The Night Thief by Barbara Fradkin
Local oddball Cedric "Ricky" O'Toole wants to know who is stealing vegetables from his garden. A raccoon? A bear?
Then the thief steals some horse blankets from the barn.
Not a bear, then. A kid.
A little kid, 10 years old, who is living nearly feral in a cave in the backwoods of Ricky's farm. Ricky does what most folks would do: takes the kid home, feeds him, gives him a bed and some clean clothes.
But because Ricky has some baggage with Children's Services, he doesn't call the authorities.
Then, Ricky finds the girl: older than the boy, and with a bullet hole in her shoulder.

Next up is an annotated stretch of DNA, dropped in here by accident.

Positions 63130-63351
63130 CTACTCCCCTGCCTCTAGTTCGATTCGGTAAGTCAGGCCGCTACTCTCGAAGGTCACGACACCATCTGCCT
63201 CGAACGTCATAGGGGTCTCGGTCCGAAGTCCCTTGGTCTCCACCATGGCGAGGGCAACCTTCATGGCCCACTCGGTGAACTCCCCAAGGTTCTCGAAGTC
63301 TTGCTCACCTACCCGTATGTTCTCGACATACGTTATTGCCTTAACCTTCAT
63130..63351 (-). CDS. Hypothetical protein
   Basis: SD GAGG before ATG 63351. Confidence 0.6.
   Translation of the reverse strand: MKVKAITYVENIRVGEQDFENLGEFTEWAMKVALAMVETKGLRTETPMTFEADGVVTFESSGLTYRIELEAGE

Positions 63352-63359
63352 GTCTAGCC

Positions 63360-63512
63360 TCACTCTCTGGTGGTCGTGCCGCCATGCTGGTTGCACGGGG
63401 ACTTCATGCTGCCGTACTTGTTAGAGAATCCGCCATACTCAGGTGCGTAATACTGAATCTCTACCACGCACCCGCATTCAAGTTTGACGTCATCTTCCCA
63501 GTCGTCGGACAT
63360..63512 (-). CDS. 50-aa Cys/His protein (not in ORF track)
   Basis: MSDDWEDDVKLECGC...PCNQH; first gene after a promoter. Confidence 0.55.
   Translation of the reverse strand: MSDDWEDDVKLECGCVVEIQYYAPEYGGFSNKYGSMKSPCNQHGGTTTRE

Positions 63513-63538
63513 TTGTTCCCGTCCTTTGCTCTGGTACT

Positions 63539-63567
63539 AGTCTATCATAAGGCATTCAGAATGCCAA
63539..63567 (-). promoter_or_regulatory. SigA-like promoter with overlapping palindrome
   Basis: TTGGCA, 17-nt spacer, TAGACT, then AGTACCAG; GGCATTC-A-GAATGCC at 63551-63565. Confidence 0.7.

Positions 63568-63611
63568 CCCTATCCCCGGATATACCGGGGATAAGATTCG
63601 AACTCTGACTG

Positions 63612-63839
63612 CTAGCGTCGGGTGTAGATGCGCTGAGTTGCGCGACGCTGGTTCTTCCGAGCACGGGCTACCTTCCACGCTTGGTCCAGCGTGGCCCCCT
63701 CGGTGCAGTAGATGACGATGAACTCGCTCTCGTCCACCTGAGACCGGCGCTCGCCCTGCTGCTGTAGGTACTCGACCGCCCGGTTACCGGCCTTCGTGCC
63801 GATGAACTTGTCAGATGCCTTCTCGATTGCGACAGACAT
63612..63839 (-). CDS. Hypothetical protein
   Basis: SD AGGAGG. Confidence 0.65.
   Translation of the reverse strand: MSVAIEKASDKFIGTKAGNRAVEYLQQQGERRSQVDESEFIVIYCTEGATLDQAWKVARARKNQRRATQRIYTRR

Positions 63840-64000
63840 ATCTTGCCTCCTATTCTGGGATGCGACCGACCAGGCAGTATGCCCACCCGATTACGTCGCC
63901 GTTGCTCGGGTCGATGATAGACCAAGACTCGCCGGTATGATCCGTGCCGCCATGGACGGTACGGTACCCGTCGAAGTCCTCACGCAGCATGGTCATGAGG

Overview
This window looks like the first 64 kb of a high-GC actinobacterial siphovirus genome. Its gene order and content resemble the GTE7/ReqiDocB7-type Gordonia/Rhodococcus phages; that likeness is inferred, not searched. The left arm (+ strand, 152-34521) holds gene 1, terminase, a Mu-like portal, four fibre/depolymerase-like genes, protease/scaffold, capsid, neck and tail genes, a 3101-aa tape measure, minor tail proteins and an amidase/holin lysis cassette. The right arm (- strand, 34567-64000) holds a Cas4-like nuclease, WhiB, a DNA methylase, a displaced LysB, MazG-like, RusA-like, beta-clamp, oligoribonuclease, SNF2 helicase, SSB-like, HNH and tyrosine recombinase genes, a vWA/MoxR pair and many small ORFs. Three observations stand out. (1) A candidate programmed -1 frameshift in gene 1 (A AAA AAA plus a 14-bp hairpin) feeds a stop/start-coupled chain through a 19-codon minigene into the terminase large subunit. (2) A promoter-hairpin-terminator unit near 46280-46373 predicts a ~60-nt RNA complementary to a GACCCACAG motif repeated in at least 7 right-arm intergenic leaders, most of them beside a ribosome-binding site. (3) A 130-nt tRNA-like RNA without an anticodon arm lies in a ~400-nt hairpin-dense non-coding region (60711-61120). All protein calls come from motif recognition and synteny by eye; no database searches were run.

A quick-moving narrative with a fast resolution, and better-than-usual quality writing for a 550-lexile book, but the author has Several. Points. To. Make. and isn't Subtle. About. Making. Them.
An adult protagonist is not a natural main character for the intended audience, but Ricky may be enough of an outsider to adult society that teen readers will accept him.
No cussing, no kissing. The blood is old, and the dead body (when they find it) is mostly taken apart by carrion feeders. Referrals to incest and child abuse, but nothing on the page.